7.5 billion light years ago, a star 40 times the size of our sun exploded. On Wednesday, March 19, the light from that explosion reached the earth, becoming the farthest away object to be visible to the naked eye from our planet.
How far away was this sun? Well, one light year equals 5.9 trillion miles. Multiply that by 7.5 billion light years, and you have an explosion that came from halfway to the edge of the universe from our galaxy..
How big is the universe? Scientists have calculated it as slightly larger than 156 billion light years.
How old is the universe? Given the time scale involved, scientists have calculated rather closely-- 13.73 billion years old.
How can the universe be "only" 13.73 billion years old yet be 173 billion light years wide? Because ever since the birth of the universe, the universe has been expanding, and the expansion is proceeding at an accelerated rate.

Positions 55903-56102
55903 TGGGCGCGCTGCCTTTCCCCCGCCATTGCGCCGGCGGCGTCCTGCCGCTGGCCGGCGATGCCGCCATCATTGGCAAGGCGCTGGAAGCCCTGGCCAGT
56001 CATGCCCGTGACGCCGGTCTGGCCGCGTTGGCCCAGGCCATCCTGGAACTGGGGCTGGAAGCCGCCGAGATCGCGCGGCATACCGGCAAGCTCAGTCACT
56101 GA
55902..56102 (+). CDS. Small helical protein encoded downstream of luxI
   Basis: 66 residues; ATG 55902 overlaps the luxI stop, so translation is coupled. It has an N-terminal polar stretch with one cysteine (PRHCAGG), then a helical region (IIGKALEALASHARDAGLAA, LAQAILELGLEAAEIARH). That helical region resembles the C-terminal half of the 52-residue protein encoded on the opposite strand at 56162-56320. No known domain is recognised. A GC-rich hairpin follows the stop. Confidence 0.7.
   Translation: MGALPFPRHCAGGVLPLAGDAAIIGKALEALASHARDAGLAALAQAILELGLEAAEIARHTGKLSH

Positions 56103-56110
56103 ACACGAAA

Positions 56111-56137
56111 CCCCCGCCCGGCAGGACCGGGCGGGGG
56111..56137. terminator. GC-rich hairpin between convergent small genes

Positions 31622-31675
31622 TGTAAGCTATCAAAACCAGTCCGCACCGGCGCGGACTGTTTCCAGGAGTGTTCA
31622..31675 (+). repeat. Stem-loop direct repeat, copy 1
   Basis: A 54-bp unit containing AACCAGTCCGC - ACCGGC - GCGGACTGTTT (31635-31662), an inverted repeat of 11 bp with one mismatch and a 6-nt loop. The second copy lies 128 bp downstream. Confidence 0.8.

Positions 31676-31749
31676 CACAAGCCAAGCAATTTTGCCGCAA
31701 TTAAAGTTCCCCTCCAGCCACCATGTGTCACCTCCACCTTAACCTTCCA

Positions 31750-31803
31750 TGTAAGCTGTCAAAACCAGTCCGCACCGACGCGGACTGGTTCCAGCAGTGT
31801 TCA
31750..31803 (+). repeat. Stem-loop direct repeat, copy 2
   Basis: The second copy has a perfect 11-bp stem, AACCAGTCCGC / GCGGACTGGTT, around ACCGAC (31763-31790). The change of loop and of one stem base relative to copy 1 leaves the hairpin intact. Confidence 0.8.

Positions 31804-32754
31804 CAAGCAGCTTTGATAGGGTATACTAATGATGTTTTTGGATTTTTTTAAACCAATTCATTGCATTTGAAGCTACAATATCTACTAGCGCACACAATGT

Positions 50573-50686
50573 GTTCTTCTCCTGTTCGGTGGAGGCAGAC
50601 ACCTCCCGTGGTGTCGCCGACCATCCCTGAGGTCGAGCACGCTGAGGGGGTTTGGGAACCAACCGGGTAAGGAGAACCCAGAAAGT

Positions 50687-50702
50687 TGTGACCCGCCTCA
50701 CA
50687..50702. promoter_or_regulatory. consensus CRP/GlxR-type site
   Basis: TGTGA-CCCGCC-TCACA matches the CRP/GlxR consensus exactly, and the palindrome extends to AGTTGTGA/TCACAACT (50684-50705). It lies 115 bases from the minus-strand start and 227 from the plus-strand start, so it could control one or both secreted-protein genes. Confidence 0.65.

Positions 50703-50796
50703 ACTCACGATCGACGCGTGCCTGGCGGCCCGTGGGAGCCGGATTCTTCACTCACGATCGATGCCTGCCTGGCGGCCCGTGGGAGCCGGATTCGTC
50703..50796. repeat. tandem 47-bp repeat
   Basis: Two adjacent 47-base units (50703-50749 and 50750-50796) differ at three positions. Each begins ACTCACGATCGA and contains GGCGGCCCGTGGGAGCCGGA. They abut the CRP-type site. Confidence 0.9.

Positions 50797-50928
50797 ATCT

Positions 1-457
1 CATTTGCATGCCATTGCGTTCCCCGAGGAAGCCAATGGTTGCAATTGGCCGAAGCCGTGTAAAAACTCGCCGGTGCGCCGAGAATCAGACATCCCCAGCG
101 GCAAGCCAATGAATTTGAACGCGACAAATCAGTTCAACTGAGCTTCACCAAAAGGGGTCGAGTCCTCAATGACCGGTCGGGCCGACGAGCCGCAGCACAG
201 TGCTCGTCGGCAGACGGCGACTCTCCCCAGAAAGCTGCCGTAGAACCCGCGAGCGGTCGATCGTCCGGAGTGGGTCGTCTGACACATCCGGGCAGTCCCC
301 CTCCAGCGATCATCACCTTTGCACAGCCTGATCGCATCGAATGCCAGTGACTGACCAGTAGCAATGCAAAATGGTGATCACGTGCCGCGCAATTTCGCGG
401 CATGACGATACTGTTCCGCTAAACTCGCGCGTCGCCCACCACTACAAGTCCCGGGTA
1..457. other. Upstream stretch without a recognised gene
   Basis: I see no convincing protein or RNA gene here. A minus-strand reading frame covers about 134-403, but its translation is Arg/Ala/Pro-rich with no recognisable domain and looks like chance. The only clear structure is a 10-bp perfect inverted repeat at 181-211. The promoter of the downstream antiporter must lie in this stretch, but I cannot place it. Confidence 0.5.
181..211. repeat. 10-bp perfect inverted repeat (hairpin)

However, it's not the galaxies themselves are travelling away from each -- it's the space in between the galaxies that's expanding. The farther away a galaxy is from our own, the faster it is receding. Picture an uninflated balloon and draw a series of dots evenly spaced on the surface. Then blow up the balloon. It is the space between the dots that expands. If your galaxy is two dots away from ours, we will recede from your view at twice the rate as the galaxy only one dot away.
(Space expanding at an ever-increasing rate is what scientists are now calling "dark energy," a sort of anti-gravity pushing the galaxies apart.)
For reasons too complex to explain here, nothing in the theory of general relativity prohibits the space between galaxies expanding at faster than the speed of light. Eventually those galaxies will be moving away from us so fast that their light can never reach us.
The amount of knowledge we have about the universe is astounding given that no human has ever been farther than 250,000 miles from earth and no spacecraft has yet left the solar system. With our knowledge we can look at the nighttime sky and savor the fact that those who come after us may know more about the universe, but they can never see more of it than we do right now.